Sandblasting involves forcefully projecting a stream of abrasive particles onto a surface, usually with compressed air or steam. The silica sand used in abrasive blasting typically fractures into fine particles and becomes airborne, which can cause serious or fatal respiratory disease. Sandblasting is also time-consuming to clean up since the sand essentially scatters everywhere, even though it is usually considered a “fast” method of cleaning. 

Chemical stripping typically utilizes harsh, even toxic chemicals or pastes to strip welds and metal-based objects of contaminants, rust and paint to bare metal. However, for operators, exposure to corrosive acids and noxious chemical fumes is inherently dangerous. The process can also be time-consuming to prepare, achieve the required level of cleaning and dispose of the waste. In addition, disposing of toxic chemicals is costly and closely regulated.

An angle grinder can remove large contaminants and a sanding disc can remove rust, paint and mill scale. However, the aggressive nature of the grinding can quickly ruin the metal to be welded if great care is not taken. Disc grinders basically just chip off the rust and it becomes airborne and makes a mess. Grinders can also be dangerous because sparks or debris can shoot off the wheel or catch an article of clothing.

Laser Cleaning Promotes Safety, Operational Efficiency

For industrial engineers and managers, laser-based systems have significant advantages over conventional methods, including ease of use in which an operator simply points and clicks a high-energy laser beam at the surface. The substrate is not affected by the laser, and the systems do not create any mess or byproducts. The approach is eco-friendly, energy-efficient and completes the job in half the time of traditional methods including preparation and cleanup.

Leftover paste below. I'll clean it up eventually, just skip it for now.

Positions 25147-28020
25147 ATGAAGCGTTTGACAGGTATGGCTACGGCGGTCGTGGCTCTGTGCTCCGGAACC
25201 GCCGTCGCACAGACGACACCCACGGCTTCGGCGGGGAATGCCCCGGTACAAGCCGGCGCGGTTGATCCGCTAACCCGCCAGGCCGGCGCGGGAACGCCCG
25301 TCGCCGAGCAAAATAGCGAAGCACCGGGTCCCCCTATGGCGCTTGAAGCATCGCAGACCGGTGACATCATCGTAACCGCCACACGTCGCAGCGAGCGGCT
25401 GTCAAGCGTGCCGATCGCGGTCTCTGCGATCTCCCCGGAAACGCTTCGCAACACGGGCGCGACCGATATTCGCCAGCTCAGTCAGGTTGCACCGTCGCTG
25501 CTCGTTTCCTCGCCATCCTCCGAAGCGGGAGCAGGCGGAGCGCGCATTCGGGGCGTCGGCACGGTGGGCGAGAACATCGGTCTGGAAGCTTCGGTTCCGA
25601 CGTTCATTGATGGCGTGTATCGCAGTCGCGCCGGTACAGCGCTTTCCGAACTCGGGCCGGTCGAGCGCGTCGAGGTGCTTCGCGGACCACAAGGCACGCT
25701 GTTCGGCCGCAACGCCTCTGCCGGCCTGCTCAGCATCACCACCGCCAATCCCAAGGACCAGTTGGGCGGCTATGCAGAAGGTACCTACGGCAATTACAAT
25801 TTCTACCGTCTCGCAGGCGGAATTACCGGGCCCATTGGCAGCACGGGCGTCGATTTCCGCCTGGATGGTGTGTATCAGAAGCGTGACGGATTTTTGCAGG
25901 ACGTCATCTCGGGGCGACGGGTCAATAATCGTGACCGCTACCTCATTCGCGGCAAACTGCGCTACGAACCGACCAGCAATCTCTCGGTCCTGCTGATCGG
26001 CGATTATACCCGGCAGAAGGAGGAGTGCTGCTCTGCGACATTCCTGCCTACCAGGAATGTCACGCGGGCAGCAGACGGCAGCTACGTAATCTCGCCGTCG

“Laser cleaning is as fast at removing rust or old coatings as other methods, but without the same amount of cleanup,” said Galiardi. “When we treat a surface with lasers, any fumes or dislodged particulate is extracted into a HEPA filter and the job is done. There is no media [sand, chemicals] to replenish or clean up.”

He notes that Galiardi Laser Clean uses laser systems made by Orlando, Florida-based Laser Photonics, a provider of patented industrial grade CleanTech laser systems for cleaning and surface conditioning. The American-made systems function either as mobile standalone units or can be integrated into production lines. 

The laser systems are available in portable and stationary models ranging from 50 to 3,000-watts (a 4,000-watt version is in development) with chamber sizes from 3’ x 3’ in size to 6’ x 12’. The systems can also be installed in manufacturing lines in cabinets or operated by a robotic arm.

Laser treatment of metal surfaces can be used to streamline weld cleaning processes even in relatively remote areas in the field, according to Galiardi.

He relates how he used a portable CleanTech laser system for a welding project for the iconic skywalk at the Grand Canyon. The skywalk extends over the rim of the Grand Canyon and provides a clear view thousands of feet to the canyon floor below.

“When I did the skywalk job at the Grand Canyon, I removed paint [from the skywalk welds] with the laser system to allow non-destructive testing of the welds [before repainting]. The system’s portability made it quick and easy to use in the field without the cleanup or safety issues of conventional cleaning processes,” said Galiardi.

For industrial engineers, managers and technicians, clean laser technology is now an environmentally friendly alternative to abrasive blasting, chemical stripping and grinding for pre and post weld surface cleaning. The approach is safer for technicians and highly adaptable to a wide range of welding applications.